William Darcy counts down the last few months to his 30th birthday with dread. Orphaned as a child, his parents’ will includes a bizarre clause: Darcy must get married by his 30th birthday in order to inherit the family fortune. To make matters worse, the press knows about this deadline, as do the hordes of women chasing him in the hopes of becoming Mrs. Darcy. His family legacy hangs in the balance, but Darcy has little faith in the fairer sex. Will he find a woman he wants to marry, and quickly?
Elizabeth Bennet is determined to pursue her education and career without letting a man get in the way. When her traveling companion drops out, her planned hike on the Appalachian Trial is jeopardized. She meets the spoiled, snobby William Darcy just when he is desperate to escape the spotlight. No one will suspect that the Prince of Manhattan has gone backpacking! Darcy and Elizabeth form a tenuous partnership and begin a 300-mile journey that will transform them both.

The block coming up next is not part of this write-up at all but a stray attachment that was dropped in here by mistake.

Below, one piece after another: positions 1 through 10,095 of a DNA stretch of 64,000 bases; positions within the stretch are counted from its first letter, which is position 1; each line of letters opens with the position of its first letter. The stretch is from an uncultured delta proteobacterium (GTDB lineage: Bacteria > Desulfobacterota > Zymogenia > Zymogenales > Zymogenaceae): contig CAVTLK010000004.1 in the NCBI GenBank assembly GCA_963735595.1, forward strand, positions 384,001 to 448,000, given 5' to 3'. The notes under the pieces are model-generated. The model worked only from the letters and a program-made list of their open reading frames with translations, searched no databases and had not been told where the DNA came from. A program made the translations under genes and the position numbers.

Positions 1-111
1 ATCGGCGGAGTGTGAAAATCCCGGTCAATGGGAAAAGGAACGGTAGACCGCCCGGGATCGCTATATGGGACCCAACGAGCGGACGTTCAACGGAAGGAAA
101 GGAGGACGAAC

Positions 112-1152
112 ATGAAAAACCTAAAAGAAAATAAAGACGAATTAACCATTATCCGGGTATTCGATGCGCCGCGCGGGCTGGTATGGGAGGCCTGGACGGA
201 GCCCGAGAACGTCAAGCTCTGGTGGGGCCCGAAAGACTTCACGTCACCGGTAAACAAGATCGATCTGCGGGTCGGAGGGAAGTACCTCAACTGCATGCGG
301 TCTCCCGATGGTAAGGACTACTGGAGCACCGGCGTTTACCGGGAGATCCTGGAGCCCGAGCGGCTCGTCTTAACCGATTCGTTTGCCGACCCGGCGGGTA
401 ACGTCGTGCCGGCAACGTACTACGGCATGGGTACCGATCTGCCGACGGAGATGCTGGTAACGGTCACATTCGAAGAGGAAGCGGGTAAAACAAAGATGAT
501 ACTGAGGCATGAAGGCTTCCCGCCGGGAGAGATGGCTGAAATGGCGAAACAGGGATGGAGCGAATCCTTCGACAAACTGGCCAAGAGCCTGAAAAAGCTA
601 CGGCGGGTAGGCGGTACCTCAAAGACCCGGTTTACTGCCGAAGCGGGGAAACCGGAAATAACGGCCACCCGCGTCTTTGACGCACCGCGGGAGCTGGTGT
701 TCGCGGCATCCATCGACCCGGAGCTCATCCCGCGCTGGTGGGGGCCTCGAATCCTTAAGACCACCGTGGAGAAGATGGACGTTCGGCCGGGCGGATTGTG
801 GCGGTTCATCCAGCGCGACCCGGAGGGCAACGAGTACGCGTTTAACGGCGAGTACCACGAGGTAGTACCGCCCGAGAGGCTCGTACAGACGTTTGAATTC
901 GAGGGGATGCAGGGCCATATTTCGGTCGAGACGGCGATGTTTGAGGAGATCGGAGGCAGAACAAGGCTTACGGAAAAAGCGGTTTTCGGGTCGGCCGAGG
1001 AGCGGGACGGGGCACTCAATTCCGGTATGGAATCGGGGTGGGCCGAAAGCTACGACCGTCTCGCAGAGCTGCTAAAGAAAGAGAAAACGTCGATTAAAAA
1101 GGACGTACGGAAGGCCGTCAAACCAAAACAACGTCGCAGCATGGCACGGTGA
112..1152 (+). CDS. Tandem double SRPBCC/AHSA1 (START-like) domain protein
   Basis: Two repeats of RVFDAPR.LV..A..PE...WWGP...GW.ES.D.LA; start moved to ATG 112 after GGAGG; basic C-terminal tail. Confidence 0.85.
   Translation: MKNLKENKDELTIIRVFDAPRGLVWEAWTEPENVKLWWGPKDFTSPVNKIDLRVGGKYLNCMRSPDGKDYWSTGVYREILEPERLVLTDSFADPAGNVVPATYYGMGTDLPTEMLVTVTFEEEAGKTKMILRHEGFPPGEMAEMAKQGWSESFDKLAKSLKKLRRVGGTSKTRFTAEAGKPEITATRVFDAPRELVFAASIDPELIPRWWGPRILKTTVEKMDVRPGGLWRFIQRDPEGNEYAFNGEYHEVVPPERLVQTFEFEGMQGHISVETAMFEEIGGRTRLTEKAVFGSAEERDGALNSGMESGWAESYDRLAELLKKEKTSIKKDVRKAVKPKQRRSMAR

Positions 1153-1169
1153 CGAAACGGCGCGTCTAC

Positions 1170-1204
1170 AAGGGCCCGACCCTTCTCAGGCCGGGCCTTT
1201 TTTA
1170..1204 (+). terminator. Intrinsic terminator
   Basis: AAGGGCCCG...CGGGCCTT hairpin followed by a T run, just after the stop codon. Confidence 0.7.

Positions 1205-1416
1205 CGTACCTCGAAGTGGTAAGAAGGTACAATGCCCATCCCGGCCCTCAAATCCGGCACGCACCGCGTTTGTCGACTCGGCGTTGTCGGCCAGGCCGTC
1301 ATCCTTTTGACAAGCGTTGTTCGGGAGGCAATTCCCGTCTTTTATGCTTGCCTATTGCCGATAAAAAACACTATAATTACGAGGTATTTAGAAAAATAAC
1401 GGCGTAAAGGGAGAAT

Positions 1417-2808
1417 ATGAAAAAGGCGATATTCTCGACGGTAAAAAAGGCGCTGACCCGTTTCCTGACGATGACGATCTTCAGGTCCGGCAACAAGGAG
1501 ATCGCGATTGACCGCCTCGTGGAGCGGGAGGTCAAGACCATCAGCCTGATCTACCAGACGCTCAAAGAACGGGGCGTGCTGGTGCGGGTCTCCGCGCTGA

In classic romantic comedy tradition, Boots & Backpacks follows our reluctant partners as they build trust, friendship, and even more. Six weeks together on America’s most famous hiking trail may turn out to be just what these two need!
A story that has everything to enjoy and have a fun time with romance, humor, love scenes, adventure, nature and a new backdrop in which our favorite Pride and Prejudice couple face their flaws and reinforce their qualities.
Read the full review in Spanish at Warmisunqu’s Austen
It’s more than a romance, but also a long journey of two people being remade into something more.
But most of all, watching two lonely broken people find love and happiness was the big pay off.
Read the full review at The Delighted Reader
“I highly recommend this book because it is not just about a love story, but a romance about hope, about self-discovery, about redemption, about changing their own choices and their own lives, but above all a novel about nature from which it’s possible to learn a lot, first of all, that love is above all friendship.”
Read the full review (in Italian) at Wings of Paper